d)    Where the view of SMT differs to that of the Academic Board, any reporting must use the following form of words "This is the view of SMT, not of the university, and SMT is not a formal or statutory committee of the university";

e)    That a document be brought to Academic Board on UCL's proposed position on risk and the USS pensions scheme and that Academic Board be consulted on this document and its advice sought on this matter, so as to establish the view of the University.

Appendix 1: Letter from Phil Harding (UCL Director of Finance) to UUK replying giving "UCL response" to questions about the pension scheme:

From: Harding, Philip
Sent: 17 September 2014 08:18
To: Pensions <pensions@UniversitiesUK.AC.UK>
Cc: Waugh, Nigel <nigel.waugh@ucl.ac.uk>

Subject: USS consultation - UCL response

Dear Tony,

Thank you for the opportunity to comment on the proposals contained in the UUK paper on USS funding and benefits, and also on USS's document, 'An integrated approach to scheme funding', July 2014. We have had the opportunity for discussion on this matter amongst our Senior Management Team and, as you would expect, there is much interest in the future of USS at this critical point in time.

We recognise the scale of challenge facing the scheme and share the desire to ensure that USS remains both attractive for employees as well as sustainable over the longer term. The assessment of affordability for UCL of higher employer contributions to the scheme confirms the need for the probability of them rising above 18% to be very low. Beyond this level, the scale and quality of academic output would undoubtedly be adversely affected and would compromise our ability to fulfil our mission and strategic aims. It is also the unanimous view of our Senior Management Team that we would expect the current round of benefit reform and the review of the investment strategy to result in enduring changes that will avoid the need for further change in the foreseeable future and certainly well beyond the 2017 valuation. We recognise that the need to effectively cap contributions at 18% and to ensure lasting change will result in benefit change on a significant scale and we support UUK and EPF in pursuing this on behalf of USS employers. Indeed if we do not take the necessary steps at this stage then our concern is that we may relinquish our ability to manage the situation and be faced with a much harsher outcome, imposed perhaps by The Pensions Regulator and/or government, that may not be in the interests of either the sector or our employees.

With regard specifically to the proposed benefit reform as set out in section 14 of the UUK paper we have the following comments and questions:

1. We recognise that the ability of UUK to share fully with us the analysis of alternatives that has been undertaken in arriving at the current proposal is constrained due to the nature of the change process. We would nevertheless wish to see more information about the other options considered and how they have been evaluated. This would help in satisfying ourselves, and members of our governing body who will be keenly interested in this subject, that this set of proposals offers the best outcome in terms of managing risk, securing the sustainability of the scheme and retaining an attractive package of benefits for members.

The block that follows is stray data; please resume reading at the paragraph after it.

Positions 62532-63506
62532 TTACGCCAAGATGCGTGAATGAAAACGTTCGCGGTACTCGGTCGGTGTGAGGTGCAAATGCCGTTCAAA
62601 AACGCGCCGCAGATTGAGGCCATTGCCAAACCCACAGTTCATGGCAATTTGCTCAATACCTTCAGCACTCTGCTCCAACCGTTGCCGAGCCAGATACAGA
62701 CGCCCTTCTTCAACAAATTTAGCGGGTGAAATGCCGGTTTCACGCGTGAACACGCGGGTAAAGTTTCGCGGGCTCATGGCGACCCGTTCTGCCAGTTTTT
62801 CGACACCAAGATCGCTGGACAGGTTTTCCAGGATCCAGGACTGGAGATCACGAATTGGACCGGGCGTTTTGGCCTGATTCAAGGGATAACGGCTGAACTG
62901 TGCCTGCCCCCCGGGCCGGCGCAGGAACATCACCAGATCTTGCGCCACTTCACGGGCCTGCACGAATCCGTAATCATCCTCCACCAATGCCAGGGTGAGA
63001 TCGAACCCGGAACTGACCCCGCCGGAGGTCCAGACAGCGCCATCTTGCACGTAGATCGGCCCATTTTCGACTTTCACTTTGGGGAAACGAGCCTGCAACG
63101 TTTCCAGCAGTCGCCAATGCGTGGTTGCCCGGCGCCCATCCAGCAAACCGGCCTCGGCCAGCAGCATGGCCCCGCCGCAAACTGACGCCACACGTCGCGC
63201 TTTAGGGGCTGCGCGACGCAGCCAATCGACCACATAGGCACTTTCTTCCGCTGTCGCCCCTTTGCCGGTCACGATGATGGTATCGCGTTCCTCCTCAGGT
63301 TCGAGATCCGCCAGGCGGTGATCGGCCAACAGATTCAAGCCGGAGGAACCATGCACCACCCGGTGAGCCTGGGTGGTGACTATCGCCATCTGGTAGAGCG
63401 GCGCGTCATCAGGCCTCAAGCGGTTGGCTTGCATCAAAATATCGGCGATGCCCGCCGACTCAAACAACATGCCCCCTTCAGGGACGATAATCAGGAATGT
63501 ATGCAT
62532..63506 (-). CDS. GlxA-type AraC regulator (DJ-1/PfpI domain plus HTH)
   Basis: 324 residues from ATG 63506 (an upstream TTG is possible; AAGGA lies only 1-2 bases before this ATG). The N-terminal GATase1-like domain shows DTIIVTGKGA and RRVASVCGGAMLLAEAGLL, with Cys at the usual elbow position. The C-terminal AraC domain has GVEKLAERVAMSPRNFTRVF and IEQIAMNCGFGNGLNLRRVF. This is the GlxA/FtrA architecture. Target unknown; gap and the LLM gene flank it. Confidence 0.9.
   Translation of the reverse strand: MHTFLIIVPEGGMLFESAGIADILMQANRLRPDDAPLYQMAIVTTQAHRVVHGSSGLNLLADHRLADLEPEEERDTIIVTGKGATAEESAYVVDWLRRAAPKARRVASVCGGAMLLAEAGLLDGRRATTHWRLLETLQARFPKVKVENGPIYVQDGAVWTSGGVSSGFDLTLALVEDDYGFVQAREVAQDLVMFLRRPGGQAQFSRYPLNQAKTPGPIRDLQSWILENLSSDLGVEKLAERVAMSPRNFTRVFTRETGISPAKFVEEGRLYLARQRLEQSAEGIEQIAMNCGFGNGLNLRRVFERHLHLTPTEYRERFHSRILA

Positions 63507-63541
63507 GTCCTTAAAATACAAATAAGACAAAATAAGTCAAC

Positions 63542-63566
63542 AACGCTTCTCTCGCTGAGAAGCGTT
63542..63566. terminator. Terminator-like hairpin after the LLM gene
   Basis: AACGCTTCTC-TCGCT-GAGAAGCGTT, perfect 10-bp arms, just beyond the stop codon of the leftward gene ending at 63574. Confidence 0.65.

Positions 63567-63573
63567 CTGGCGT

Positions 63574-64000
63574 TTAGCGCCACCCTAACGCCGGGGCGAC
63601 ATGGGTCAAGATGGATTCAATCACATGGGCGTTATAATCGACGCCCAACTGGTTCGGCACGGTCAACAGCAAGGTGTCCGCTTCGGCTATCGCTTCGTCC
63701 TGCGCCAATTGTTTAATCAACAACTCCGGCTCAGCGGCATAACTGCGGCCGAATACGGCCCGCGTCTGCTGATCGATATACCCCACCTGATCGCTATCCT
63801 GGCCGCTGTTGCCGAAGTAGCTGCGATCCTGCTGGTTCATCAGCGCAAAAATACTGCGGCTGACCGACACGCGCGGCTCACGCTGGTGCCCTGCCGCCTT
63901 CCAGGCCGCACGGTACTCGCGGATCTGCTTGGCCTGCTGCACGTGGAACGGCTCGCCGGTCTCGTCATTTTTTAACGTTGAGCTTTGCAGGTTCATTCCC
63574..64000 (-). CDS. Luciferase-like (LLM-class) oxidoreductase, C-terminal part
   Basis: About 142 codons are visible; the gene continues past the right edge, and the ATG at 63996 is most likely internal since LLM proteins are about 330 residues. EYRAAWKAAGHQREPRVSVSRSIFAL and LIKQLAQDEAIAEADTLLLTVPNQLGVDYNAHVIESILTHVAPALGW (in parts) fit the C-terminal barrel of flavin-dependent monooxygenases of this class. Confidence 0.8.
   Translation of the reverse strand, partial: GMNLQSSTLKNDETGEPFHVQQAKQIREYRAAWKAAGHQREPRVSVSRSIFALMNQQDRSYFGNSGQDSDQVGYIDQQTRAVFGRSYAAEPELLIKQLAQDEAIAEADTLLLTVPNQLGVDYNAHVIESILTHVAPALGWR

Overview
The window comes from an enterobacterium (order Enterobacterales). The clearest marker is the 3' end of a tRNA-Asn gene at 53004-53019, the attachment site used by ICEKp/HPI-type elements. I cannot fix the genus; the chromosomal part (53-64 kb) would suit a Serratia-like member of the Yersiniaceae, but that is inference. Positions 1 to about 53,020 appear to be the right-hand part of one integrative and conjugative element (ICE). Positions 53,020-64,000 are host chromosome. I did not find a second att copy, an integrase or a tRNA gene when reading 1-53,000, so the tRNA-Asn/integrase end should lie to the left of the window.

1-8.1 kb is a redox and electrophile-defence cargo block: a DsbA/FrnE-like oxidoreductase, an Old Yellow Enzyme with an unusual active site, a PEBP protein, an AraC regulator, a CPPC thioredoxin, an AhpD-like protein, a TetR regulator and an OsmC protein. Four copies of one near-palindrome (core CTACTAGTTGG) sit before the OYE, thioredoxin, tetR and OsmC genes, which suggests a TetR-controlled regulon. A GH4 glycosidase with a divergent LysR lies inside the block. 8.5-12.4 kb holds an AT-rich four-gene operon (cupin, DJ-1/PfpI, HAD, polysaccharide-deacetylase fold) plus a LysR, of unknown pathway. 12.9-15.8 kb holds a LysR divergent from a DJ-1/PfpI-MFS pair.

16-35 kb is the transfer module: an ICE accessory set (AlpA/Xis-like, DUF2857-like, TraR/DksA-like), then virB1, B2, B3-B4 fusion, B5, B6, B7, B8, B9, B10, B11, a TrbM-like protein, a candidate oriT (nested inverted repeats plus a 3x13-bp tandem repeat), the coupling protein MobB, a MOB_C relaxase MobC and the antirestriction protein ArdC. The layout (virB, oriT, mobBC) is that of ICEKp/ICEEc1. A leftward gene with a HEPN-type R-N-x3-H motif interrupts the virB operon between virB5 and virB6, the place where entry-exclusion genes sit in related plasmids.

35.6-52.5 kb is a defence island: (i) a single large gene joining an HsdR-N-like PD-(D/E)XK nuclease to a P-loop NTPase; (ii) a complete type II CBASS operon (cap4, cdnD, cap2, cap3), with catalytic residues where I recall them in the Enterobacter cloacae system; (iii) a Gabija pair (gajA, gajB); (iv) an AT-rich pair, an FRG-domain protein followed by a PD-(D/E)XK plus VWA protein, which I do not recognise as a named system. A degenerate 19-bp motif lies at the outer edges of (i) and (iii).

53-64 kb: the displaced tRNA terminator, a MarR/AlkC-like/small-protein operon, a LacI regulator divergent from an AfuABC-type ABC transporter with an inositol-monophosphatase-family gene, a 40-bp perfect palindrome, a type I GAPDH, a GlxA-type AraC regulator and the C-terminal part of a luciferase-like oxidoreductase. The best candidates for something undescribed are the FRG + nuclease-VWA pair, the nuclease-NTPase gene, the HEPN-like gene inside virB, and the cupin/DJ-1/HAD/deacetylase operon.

2. The suggested salary threshold of £40,000 for DB benefit appears low in the context of wishing to "maximise the number of scheme members" who fall below this level. For UCL, the proportion of our USS member employees below this threshold is only 46% and we would expect this is a low proportion for many universities, particularly those based in London. It would also be helpful to have a clearer definition of what is included in this salary figure - total earnings vs pensionable earnings, London weighting, etc? Some data on the distribution, and progression, of earnings across this sector would also be helpful.

3. The proposal is a complex one for those not routinely immersed in pensions and will offer challenges in terms of communications, with the scope for misunderstanding. Assistance in this regard will be necessary, including tools to help us develop some relevant worked examples of the impact. There must be a high likelihood of a national trade union dispute and we would expect UCU to present the proposed benefits under USS as being significantly inferior to those enjoyed by academics who are members of the Teachers Pension Scheme. Assistance in responding to these arguments will also be required, highlighting for example, the much higher costs for employees in TPS.

4. We would expect that an equality impact assessment will be carried out on the proposed changes at an appropriate point in the process.

The paper asks (section 24) for a response on certain specific points:

· We support the view that reform that relies solely on career average benefits and re-defining the link between pension entitlement and final salary is unlikely to be sufficient to curtail risk and deliver sustainability. Sharing the evaluation of options that arrived at this conclusion would however be helpful to employers. We have confirmed our view above that employer contributions cannot rise above 18%.

· We also support the proposed hybrid scheme, with the introduction of benefit flexibility and an element of defined contribution based benefits. It is a welcome feature of the proposal that benefit accrual for higher earners will have a greater proportion that is DC based.

· We have commented above on the salary threshold and believe that further information is required to inform our view about the appropriate level. We support the intent that as many employees as possible should fall below the threshold and are inclined to believe it should therefore be higher than £40,000.

I hope this response is helpful. Please contact myself or Nigel if you wish to follow up any points raised.

Best wishes
Phil Harding
Director of Finance and Business Affairs, University College London

Appendix 2:  Phil Harding Response to 2017 Survey of UUK member Universities